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Why we crave sweets at 3pm

HealthBy Sunday World
Why we crave sweets at 3pm

If you give yourself a sugar high every afternoon – 3pm, every day, without fail – there’s no point berating yourself. As according to a new study, this is simply how our brains work.

Experts at Flinders University, Australia and Liverpool University in the U.K. studied more than 300 young women aged between 17 and 25 to track their feelings towards food at different times of the day. In their study results, they found that the women were automatically wired to feel cake is more appealing in the afternoon.

"Our findings showed a tendency to automatically think of unhealthy snack foods in a more positive manner as the day progressed, which previous research has shown to contribute to greater craving, desire, and ultimately, consumption of those foods," said Dr. Ashleigh Haynes. "This highlights that it might be especially important to implement strategies that replenish our capacity to control automatic responses, or limit the availability of unhealthy snack foods later in the day, when we tend to evaluate those foods more positively."

Flinders University dietician Dr. Kacie Dickinson said the results might be explained by "our commonly accepted standards" for snacking. She said that while we may feel like getting an energy boost during afternoon tea breaks by snacking on cakes, biscuits or salty snacks, it's important to be aware of what such products are actually made of.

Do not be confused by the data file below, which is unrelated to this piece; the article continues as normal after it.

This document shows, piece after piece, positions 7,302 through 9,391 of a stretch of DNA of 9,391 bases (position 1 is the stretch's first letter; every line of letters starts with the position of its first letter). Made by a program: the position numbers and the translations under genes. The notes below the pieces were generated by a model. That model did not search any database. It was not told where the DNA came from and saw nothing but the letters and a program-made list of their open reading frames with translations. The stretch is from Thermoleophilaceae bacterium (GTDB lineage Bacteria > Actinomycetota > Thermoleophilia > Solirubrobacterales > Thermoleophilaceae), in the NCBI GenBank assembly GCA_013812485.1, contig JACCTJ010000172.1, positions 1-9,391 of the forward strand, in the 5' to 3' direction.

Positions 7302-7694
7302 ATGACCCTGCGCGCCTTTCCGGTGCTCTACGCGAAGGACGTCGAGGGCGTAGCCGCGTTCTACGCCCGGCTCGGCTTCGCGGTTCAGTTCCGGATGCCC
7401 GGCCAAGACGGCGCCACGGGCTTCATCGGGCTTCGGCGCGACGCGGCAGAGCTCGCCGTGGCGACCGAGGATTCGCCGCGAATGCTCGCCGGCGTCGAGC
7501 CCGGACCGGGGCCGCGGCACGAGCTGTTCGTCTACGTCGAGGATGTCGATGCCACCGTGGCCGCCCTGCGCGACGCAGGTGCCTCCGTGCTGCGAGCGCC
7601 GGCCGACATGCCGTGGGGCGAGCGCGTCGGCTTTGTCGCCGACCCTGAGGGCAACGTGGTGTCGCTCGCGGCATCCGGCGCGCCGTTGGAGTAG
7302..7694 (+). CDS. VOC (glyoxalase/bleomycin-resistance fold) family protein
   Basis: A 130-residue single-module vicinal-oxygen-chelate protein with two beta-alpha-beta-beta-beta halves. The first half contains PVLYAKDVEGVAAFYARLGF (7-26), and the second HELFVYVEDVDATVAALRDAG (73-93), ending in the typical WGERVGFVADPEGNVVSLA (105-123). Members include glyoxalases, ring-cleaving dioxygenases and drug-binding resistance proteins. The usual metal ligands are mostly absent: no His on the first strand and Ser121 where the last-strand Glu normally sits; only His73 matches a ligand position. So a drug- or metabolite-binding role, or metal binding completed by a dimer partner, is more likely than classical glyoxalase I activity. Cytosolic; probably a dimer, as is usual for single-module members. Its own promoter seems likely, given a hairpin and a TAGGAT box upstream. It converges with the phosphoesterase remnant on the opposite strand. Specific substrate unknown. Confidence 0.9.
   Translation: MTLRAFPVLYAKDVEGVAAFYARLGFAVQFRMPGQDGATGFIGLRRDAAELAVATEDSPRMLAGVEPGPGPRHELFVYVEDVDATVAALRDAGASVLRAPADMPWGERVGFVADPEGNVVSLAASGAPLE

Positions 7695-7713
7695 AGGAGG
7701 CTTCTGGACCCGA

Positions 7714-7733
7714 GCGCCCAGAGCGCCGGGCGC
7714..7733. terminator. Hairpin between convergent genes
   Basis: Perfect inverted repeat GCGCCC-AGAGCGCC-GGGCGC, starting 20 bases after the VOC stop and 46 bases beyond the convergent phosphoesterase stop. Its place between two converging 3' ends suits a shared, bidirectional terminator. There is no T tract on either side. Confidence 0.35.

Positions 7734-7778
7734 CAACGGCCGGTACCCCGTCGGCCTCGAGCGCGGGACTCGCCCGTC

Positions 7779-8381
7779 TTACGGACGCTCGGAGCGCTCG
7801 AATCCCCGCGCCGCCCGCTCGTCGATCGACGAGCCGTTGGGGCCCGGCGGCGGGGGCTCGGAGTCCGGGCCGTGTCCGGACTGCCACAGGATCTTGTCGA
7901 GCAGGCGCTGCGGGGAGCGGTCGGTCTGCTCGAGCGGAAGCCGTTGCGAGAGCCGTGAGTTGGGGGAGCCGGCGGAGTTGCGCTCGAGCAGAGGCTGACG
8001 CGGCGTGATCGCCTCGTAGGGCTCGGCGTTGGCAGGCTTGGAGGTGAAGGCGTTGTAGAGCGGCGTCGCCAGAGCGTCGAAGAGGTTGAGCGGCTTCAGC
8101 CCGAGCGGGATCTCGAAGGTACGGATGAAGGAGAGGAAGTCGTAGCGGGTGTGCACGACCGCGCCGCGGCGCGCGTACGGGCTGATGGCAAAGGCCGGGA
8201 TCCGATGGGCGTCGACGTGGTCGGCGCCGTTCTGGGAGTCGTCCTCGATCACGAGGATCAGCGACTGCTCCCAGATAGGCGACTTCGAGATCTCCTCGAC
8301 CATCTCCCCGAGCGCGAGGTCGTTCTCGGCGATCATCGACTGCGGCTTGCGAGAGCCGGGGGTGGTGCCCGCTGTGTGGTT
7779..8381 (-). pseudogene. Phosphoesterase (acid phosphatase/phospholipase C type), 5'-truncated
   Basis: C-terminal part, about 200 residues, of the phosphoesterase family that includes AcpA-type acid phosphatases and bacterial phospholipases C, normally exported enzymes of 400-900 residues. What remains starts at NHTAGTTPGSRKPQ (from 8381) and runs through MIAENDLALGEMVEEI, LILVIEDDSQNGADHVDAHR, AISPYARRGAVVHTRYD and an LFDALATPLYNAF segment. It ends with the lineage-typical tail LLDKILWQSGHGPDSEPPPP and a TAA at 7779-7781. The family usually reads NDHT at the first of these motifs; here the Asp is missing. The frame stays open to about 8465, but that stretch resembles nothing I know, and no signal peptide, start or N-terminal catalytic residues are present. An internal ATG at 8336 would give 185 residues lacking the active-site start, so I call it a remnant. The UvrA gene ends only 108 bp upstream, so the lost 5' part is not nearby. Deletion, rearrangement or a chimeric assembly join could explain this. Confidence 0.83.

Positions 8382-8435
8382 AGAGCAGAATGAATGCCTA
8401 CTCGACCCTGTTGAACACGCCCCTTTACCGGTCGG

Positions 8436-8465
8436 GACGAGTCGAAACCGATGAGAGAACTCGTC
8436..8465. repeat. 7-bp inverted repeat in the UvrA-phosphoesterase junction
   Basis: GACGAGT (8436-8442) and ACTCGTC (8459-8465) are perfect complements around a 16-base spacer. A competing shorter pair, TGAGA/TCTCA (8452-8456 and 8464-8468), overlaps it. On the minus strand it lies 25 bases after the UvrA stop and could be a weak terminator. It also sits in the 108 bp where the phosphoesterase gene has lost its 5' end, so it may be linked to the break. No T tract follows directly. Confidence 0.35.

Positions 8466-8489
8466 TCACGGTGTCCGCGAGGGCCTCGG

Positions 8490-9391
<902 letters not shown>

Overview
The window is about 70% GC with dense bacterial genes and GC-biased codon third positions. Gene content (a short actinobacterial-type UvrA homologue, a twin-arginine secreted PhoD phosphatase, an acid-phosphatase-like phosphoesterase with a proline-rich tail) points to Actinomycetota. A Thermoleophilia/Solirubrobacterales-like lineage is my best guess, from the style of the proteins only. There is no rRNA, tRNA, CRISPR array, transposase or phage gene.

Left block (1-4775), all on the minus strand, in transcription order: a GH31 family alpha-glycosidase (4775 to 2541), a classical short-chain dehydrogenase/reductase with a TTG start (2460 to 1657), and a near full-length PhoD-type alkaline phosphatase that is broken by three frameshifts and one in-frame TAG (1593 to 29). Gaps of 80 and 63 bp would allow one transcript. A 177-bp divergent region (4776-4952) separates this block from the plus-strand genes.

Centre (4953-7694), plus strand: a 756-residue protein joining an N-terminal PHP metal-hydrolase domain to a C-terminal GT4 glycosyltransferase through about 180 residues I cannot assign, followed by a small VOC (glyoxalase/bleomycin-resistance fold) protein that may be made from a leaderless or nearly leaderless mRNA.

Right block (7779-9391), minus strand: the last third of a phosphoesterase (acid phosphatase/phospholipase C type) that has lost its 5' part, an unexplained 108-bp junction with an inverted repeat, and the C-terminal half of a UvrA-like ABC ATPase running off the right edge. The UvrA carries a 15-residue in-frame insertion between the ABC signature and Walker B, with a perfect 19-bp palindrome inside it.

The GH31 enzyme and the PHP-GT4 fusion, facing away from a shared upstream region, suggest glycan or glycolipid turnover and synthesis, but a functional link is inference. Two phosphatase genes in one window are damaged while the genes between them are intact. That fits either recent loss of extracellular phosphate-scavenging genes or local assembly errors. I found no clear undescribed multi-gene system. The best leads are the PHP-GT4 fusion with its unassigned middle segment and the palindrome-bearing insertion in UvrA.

"Unfortunately, many common snack foods we eat are highly processed, with high amounts of sugar, fat and salt, so potential strategies to reduce people’s intake of these foods is really important," explained Dr. Dickinson, adding that snacking between meals is not necessary for healthy people to maintain a healthy balanced diet.

Instead, she recommends healthy snack options for between meals, such as piece of fresh fruit, 1/3 cup of unsalted nuts or a small tub (170g) of natural yoghurt.

"This research is useful in increasing our understanding of a range of influences on perceptions of foods and can help inform ways to decrease unhealthy food consumption to stem the increasing rates of overweight and obesity and related chronic disease in the community," Dr. Dickinson said.

Going forward, researchers hope to conduct further studies into how to combat snacking urges.

The paper was published in the Elsevier Food Quality and Preference journal.

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